I've had this for years, though I can't remember its exact provenance. I think it dates from the early 1960s, and was sold at the Disneyland Art Corner--the all too brief animation area of Tomorrowland, where cels from "Peter Pan" and "Sleeping Beauty" were scattered a foot deep in a bin for tourists to paw through, priced a buck or so apiece--while earlier, more valuable artwork from "Bambi", "Fantasia", etc. were matted and framed on the wall for a few dollars more.
Where'd I leave that time machine parked again?
The drawings inside are pretty much in the Walter Foster mold, clearly done by a studio veteran--a little staid for my taste, but miles better than what's usually done in this sort of book from the period. And thanks to Pete Docter, here's why--the artist was Paul Carlson, a Disney man with a great provenance. Pete was able to locate him and interview him at length when researching his article on John Sibley(which was published in the latest issue of Animation Blast, and is a must-read).
"The books were put together by Paul
Carlson, who was an assistant to Marc Davis and Eric Cleworth back in
the 50's and 60's. He's a great guy with some amazing Disney stories.
Anyway Paul told me he consulted Sibley for the "How to Draw Goofy"
book, Bill Justice for Chip and Dale, Bob Carlson for Donald, and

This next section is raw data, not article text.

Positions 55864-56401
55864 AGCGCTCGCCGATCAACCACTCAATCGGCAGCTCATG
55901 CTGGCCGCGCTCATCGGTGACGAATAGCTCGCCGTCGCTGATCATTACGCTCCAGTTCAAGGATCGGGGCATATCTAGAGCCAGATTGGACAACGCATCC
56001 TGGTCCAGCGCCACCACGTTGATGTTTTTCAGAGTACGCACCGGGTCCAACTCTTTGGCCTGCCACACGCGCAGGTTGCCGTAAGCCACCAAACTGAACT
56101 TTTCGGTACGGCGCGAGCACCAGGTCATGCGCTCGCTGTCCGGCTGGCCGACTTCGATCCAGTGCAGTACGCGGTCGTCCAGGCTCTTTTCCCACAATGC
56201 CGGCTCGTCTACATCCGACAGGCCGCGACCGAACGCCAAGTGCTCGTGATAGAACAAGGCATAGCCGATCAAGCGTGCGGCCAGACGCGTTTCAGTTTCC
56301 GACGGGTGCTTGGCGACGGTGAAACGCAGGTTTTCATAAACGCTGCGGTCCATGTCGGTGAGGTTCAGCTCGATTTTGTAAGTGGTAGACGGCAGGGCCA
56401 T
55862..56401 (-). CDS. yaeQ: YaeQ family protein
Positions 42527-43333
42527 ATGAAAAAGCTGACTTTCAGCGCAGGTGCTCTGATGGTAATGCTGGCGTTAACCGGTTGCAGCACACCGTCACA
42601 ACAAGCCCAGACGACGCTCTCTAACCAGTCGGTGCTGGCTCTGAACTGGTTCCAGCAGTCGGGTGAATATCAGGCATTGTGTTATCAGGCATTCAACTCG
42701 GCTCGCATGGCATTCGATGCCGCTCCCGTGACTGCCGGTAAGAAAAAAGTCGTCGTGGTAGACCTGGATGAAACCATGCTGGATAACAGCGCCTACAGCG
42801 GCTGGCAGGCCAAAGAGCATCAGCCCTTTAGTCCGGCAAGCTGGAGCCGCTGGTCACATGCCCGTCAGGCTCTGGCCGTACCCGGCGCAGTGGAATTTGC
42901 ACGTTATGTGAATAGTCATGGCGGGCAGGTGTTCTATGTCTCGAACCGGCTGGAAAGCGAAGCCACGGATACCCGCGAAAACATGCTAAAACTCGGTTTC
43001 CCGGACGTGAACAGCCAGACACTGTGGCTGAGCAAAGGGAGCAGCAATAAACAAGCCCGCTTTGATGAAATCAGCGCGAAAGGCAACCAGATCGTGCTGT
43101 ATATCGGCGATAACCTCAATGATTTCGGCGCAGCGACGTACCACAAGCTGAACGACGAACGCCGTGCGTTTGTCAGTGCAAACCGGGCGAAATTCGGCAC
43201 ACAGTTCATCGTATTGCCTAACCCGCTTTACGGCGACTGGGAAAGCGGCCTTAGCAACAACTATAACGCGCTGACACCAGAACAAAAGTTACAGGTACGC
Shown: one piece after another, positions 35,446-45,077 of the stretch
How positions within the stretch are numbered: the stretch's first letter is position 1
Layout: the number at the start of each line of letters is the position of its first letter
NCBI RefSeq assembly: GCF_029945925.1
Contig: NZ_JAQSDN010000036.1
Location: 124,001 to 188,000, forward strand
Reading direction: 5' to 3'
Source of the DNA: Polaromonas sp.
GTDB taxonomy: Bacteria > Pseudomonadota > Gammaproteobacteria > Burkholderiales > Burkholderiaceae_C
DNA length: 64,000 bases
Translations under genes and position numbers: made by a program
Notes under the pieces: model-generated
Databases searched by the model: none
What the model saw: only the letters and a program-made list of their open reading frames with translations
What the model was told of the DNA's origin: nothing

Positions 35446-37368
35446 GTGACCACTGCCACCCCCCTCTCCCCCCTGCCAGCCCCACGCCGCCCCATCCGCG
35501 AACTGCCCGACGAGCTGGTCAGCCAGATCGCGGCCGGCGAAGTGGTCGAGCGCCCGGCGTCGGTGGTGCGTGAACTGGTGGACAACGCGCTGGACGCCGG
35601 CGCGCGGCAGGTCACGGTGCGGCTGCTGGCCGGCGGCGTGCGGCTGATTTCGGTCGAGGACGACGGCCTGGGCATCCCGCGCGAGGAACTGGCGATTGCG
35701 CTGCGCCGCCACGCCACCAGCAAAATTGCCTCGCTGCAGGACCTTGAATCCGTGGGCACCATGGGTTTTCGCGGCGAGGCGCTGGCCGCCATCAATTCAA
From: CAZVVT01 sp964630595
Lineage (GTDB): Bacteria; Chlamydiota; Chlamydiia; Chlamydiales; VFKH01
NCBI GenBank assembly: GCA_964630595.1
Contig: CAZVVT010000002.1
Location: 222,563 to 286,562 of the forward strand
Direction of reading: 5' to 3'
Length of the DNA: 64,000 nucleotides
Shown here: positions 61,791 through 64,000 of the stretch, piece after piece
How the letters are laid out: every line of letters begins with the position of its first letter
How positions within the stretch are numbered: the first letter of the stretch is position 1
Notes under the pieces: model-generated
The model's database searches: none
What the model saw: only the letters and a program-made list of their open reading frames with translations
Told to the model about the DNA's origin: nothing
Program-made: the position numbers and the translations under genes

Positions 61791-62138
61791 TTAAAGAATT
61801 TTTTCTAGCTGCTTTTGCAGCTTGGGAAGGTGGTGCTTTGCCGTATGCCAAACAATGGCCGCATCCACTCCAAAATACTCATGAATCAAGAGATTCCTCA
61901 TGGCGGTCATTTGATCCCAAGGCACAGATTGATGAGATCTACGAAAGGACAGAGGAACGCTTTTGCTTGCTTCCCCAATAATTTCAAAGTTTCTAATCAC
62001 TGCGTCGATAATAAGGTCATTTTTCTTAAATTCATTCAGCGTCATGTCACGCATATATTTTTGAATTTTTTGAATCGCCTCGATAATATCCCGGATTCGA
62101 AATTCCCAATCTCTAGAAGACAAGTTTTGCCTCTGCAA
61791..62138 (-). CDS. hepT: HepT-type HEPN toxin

Lounsberry for Mickey."
[There's a bit more about Carlson, along with a picture taken just last year, at this archived ASIFA-Hollywood page]
And lastly, a word to aspiring animators from the man himself--as valid today as in 1961:
amazing stuff!! would you scan it and post it all???
please please please please please!!
I second Julian! Please, please post the whole book!
And could you build a time-machine while you are at it?!?
The art corner also sold an animation kit with an animation light board, paper, drawing guides, and more. Once you had completed the animation, you would send your drawings in to be photographed and sent back to you along with the film. Pretty cool for a kid entranced with animation. There is also a Chip and Dale and a Tips for Animation book.
"Remember that while copying is often helpful in learning to draw, the true artist must do original work."
Excellent advice. Thanks for posting! :)
This is great info to know.
Once you had completed the animation, you would send your drawings in to be photographed and sent back to you along with the film. Pretty cool for a kid entranced with animation. There is also a Chip and Dale and a Tips for Animation book.
If only I could've been there and tried that!
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